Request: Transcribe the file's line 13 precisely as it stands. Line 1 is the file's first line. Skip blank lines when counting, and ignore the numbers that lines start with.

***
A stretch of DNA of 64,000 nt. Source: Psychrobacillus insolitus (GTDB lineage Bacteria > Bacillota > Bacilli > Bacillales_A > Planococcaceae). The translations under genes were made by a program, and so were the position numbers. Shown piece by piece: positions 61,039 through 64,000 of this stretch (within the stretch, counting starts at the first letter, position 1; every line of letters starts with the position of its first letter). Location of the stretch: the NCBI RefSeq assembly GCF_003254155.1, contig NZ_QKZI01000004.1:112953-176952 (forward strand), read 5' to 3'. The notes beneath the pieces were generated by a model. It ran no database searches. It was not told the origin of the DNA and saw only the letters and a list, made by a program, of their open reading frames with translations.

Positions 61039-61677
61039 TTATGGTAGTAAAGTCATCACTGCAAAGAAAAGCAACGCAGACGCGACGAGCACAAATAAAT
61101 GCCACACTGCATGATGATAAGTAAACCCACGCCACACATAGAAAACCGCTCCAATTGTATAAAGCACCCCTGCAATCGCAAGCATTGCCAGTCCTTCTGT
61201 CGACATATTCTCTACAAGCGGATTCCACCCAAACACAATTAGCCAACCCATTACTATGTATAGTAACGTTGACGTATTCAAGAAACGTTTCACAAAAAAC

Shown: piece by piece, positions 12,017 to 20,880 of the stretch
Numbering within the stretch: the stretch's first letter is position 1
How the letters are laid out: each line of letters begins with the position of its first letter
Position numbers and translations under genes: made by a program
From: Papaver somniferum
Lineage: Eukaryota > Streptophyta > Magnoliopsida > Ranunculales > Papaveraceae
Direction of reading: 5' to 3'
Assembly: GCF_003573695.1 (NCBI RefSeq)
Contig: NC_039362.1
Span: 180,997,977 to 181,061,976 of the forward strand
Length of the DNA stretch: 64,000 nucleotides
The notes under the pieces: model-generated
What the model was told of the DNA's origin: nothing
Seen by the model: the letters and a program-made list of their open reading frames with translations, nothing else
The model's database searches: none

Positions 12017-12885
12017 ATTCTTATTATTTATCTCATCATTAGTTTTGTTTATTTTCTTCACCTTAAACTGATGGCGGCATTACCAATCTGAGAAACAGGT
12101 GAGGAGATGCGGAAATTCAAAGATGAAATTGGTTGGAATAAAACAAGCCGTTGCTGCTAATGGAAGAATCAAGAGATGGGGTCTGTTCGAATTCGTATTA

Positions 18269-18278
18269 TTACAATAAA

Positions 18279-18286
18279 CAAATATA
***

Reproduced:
Assembly: GCF_003573695.1 (NCBI RefSeq)